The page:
Innovation Hub: Businesses Know You’re Biased
Who’s better at math? Women or men?
Studies show that both men and women believe men are better at math, even when data indicates otherwise.
To understand why we have these biases—and why businesses think that getting rid of them will help the bottom line—I sat down with Harvard professor Mahzarin Banaji (pictured), the co-author of Blindspot: Hidden Biases of Good People.
[The following interview has been edited and condensed. To hear the full interview, visit www.innovationhub.org.]
Kara Miller: Let’s start with the issue of math. I think most people believe they’re fair-minded. Do most of us really think that men are better than women at math?
Mahzarin Banaji: There’s actually a recent study showing that when employers were asked to look for employees who were good at math, employers selected men. The researchers then told employers that the men and the women had performed at the same level on math tests. And the bias lessened. But it remained.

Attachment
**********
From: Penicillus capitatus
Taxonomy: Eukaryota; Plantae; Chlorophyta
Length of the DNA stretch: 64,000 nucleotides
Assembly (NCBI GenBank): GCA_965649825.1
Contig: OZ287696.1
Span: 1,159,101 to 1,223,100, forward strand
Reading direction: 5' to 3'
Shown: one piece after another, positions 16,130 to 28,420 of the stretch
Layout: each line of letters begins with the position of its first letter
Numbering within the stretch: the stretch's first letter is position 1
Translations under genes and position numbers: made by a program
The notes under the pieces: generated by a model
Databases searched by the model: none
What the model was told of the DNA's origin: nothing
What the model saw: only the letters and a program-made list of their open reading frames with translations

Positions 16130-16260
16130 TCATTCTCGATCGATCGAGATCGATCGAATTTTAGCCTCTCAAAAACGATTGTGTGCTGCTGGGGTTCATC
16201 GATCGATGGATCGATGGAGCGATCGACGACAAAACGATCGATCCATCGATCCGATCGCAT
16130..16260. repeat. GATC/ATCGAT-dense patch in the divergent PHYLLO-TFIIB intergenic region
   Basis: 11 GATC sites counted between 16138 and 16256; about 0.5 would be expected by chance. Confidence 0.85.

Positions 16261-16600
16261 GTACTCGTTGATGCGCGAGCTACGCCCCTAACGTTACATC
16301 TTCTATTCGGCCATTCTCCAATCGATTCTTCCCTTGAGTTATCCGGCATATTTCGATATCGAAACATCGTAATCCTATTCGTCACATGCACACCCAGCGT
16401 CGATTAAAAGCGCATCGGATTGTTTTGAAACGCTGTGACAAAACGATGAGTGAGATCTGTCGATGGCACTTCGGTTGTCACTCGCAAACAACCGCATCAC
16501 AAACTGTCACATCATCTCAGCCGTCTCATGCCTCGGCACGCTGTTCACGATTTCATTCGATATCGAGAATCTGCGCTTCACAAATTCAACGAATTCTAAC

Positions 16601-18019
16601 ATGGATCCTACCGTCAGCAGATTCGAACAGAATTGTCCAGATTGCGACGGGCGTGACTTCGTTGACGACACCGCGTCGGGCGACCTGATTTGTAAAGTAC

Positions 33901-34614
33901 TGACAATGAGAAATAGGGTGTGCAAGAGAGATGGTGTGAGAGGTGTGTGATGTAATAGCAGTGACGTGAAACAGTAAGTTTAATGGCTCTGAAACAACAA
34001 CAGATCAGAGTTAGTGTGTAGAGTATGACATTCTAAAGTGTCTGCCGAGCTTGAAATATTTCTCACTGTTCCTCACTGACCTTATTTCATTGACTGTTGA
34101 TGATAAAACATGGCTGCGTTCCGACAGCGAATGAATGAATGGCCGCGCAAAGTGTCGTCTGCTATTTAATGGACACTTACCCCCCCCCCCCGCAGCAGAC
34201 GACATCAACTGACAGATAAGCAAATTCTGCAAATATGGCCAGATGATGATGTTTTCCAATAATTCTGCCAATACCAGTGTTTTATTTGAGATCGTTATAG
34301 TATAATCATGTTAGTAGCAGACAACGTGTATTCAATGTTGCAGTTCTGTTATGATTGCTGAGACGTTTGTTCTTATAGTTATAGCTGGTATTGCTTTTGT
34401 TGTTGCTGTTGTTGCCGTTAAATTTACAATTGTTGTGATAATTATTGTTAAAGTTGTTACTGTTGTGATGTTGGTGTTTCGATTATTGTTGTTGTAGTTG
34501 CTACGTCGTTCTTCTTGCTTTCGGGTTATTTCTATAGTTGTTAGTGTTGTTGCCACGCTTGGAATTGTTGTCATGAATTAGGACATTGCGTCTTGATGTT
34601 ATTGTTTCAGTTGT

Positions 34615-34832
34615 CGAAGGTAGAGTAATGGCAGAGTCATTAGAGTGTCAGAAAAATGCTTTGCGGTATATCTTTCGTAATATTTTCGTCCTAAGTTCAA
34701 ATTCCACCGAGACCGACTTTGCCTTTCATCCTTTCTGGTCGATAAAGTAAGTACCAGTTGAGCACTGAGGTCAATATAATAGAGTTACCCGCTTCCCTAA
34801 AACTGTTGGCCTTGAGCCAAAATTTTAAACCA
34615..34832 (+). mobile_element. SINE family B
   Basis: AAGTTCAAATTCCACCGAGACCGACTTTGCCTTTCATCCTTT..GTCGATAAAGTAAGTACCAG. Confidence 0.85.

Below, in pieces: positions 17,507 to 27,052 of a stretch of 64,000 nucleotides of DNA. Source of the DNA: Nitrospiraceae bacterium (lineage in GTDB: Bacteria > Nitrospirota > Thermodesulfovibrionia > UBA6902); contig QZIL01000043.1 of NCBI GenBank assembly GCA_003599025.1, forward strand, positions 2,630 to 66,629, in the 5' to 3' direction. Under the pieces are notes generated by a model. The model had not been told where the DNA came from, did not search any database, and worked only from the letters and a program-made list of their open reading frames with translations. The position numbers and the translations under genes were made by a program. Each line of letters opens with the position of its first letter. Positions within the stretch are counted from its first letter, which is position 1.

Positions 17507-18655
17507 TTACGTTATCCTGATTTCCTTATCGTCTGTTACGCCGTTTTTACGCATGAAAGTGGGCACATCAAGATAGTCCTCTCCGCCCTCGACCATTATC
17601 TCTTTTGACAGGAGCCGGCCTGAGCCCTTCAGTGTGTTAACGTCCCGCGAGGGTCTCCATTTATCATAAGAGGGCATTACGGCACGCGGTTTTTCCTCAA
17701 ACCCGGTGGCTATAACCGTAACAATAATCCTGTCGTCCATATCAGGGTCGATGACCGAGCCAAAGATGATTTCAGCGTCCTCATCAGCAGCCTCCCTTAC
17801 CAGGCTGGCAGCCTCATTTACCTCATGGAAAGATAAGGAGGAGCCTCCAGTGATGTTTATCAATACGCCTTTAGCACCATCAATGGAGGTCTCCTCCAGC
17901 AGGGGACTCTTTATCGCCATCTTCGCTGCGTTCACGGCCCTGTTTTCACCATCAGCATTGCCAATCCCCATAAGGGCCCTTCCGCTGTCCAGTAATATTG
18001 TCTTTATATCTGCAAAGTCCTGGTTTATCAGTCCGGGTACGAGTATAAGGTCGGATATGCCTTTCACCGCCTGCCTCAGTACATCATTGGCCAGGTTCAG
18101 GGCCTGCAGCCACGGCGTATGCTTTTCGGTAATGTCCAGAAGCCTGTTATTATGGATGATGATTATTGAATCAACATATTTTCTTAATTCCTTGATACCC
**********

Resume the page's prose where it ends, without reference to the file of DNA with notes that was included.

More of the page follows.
KM: I talked recently to someone about how few venture capital dollars go to women-run businesses, perhaps because almost all the venture capitalists handing out the big bucks are men. Is there a way to solve this?
MB: The world of business is very interested in bias. I would go so far as to say that they’re more interested than the non-profit world. Because bias is costing businesses money. They want the best workforce. They want to promote the very best people.
KM: That’s really interesting that when money is the highest goal, the research gets embraced.
MB: Absolutely. One of the most striking examples is a man in South India who runs a software company who tries to hire people with disabilities. He said: I’m not trying to be a good person, but I just saw that these people were incredibly underemployed and I could make a lot of money by employing them. And his clients are hesitant and don’t want to pay the same for the work produced by his disabled folk. He’ll say, you’re right; you shouldn’t pay the same amount. People in wheelchairs don’t take as many coffee breaks, and people who are hearing impaired don’t gossip as much. You can just imagine the poor client on the other end of the phone line cringing about the fact that they ever asked this question.